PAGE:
New Squatting Law – Squat Wars IV, Return of the squatting ban.

The Dutch government recently passed a new law, Wet Handhaving Kraakverbod (or law to Enforce the Squatting Ban), with the aim of evicting squatters more quickly. There is a lot of confusion and uncertainty about what exactly this law will entail and especially what influence this will have on squatters and their housing rights.

Unfortunately, this text will not be able to answer all questions since this law has been written by politicians who see squatting as a terrible thing and want to get rid of it, without actually seeming to have much understanding of the legal protocols and procedures. The result is a law that says that from now on, squatters must be evacuated more quickly without clearly establishing exactly how this should work. Both the Public Prosecution Service, the Council of Judiciary and Bond of Lawyers strongly criticised the proposal and called for this law not to be adopted, nevertheless a large majority voted in favour and this law entered into effect on 19 May, 2021.

What Does this Law Entail?

This law changes the procedure to be followed in the event of a criminal eviction, with the stated aim of speeding up this process.

It is important to note that there are 3 ways a squat can be evicted:

1. An emergency evacuation (spoedontruiming): this is done by order of the mayor, usually shortly after a building has been squatted. There are a number of legal grounds by which this type of eviction can be carried out. Unfortunately, emergency evictions also happen when none of the legal grounds are met.

2. Criminal proceedings: this is when the Public Prosecutor (Officier van Justitie) decides to proceed with an eviction.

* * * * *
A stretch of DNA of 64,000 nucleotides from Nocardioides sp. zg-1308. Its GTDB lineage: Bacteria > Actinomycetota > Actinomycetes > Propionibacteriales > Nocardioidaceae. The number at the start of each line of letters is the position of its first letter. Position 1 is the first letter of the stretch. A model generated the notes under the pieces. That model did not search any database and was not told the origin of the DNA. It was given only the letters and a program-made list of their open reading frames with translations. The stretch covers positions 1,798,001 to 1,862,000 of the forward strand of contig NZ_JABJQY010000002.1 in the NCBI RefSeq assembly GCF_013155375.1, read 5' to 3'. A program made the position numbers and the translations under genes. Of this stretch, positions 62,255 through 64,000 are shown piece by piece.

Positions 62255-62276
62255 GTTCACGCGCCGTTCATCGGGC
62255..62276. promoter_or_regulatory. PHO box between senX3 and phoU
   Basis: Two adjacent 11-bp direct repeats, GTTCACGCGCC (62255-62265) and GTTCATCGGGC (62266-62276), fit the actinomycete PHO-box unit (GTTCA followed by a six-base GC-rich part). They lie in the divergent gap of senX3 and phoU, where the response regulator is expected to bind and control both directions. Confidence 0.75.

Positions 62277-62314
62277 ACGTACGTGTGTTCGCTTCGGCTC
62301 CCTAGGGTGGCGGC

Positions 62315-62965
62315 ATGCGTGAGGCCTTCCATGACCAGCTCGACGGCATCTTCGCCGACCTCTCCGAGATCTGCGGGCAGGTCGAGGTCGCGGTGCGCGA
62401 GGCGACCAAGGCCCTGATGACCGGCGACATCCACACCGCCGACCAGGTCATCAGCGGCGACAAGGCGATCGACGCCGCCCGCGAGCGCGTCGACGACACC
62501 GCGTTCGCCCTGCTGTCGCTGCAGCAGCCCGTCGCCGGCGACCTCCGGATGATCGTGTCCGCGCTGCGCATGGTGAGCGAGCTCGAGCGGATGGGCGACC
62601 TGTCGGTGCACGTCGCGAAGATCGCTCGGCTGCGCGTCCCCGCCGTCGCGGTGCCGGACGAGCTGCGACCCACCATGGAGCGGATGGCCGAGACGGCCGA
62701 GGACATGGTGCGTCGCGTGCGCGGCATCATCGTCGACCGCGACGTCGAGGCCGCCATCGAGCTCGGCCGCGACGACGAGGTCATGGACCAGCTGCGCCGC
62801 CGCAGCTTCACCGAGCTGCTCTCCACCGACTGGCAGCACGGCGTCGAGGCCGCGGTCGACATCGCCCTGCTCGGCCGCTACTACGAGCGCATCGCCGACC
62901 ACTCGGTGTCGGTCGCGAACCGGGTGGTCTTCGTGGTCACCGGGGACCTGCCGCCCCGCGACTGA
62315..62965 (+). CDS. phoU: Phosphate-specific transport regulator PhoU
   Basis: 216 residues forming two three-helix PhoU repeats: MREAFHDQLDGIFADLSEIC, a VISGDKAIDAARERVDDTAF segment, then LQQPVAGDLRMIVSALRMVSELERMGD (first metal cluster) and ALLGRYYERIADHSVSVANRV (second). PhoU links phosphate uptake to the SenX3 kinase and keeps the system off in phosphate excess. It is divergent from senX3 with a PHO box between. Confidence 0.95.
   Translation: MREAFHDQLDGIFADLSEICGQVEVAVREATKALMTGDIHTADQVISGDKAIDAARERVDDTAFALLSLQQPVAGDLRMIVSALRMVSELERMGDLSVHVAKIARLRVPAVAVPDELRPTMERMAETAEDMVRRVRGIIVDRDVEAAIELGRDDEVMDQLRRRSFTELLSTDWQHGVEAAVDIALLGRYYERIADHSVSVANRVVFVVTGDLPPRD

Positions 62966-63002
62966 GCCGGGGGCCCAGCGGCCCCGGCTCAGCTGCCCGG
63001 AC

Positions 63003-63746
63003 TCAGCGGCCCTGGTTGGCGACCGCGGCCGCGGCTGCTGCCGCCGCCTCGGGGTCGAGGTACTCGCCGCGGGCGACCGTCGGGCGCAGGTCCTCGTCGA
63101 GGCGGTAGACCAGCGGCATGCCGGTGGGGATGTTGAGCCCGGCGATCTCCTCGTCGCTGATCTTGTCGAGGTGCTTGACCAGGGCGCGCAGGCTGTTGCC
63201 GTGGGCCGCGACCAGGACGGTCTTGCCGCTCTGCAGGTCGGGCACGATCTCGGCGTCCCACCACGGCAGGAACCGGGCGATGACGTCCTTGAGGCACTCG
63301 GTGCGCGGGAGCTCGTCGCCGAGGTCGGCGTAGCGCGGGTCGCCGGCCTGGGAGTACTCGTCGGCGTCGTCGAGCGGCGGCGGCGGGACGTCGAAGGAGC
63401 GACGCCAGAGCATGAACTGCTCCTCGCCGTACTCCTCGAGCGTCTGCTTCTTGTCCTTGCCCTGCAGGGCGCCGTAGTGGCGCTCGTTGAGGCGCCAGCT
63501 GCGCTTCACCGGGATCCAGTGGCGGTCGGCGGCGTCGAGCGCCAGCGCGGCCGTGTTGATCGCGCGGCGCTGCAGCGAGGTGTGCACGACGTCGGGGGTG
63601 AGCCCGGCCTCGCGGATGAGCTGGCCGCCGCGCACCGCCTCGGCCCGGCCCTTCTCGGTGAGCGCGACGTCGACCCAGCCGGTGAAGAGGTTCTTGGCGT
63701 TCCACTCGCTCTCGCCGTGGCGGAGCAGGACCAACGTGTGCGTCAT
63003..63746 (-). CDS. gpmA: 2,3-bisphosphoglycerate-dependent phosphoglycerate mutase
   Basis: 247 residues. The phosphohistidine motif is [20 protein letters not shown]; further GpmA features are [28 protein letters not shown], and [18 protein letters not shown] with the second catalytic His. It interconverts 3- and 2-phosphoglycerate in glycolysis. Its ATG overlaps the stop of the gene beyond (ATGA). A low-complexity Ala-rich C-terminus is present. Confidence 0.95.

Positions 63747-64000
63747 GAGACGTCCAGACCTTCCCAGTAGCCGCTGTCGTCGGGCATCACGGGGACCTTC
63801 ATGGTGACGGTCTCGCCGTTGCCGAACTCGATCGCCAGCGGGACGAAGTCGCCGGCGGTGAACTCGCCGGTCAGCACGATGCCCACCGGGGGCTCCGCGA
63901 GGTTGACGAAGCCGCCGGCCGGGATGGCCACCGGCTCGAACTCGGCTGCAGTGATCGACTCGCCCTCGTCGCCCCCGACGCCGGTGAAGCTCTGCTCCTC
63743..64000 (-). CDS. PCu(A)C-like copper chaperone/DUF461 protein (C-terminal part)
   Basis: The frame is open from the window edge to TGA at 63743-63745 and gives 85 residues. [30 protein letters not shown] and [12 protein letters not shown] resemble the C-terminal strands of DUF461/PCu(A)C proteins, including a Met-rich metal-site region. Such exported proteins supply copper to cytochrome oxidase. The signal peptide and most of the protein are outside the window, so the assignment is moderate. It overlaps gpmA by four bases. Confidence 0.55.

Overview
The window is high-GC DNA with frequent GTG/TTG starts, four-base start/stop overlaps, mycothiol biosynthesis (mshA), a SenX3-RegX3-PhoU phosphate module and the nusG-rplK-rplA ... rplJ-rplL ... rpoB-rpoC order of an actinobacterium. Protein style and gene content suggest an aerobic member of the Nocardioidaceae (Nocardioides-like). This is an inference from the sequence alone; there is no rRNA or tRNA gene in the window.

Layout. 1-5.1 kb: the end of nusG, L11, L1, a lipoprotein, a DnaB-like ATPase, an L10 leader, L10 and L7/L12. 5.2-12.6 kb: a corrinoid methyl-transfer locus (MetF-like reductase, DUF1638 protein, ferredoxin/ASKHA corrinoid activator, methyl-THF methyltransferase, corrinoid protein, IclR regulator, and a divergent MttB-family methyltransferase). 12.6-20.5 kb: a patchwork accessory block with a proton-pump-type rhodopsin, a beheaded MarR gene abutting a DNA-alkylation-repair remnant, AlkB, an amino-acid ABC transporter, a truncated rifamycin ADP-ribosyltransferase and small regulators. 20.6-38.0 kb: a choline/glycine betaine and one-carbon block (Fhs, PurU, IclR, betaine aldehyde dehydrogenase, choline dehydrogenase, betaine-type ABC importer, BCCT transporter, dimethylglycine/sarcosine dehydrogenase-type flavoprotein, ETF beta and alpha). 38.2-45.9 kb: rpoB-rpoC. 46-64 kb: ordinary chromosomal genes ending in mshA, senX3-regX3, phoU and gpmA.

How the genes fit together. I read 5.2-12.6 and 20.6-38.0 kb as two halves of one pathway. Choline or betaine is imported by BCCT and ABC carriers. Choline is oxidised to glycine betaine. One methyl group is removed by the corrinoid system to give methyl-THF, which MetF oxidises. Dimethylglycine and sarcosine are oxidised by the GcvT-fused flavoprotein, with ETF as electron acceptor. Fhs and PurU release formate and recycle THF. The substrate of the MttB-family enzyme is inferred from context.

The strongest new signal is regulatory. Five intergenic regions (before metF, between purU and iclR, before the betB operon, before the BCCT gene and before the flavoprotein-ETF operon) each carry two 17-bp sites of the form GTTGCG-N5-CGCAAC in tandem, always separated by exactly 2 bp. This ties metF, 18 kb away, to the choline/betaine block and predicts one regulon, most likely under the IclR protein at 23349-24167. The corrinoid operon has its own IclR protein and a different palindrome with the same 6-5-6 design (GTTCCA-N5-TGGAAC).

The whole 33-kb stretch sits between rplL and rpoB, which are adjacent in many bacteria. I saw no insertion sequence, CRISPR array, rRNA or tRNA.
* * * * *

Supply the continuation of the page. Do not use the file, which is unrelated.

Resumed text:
3. A civil procedure: this is when the owner starts a lawsuit in the hope of securing an eviction through the courts.

The Squatting Ban Enforcement Act therefore only applies to option 2, criminal proceedings. The other two options can, and mostly likely will, continue to occur.

How Did Criminal Proceedings Play Out?

Criminal proceedings begin when the Public Prosecutor wants to evict a squat. This process often begins after an owner has filed charges against the squatters, and claims to have plans for the property, but there may also be other motivations such as public disturbances, convenient connections between the owner and the municipality, or simply a no tolerance policy by a municipality.

The Letter

The prosecutor must notify the squatters of the plans to evict by letter, and tell them that the eviction will take place between 2 and 8 weeks after the letter is sent. The squatters then have a week to file a counter lawsuit to challenge these plans.

When squatters file a lawsuit, the court date will usually be scheduled within the 2-8 weeks stated in the letter from the prosecutor, on average within 3-4 weeks.

The Court Case

Losing a court case is expensive, and the chances of squatters to win is very low. For this reason, planned court cases are often withdrawn in the last moment. This way, squatters know until when they can enjoy their house safely without cops coming to evict the place.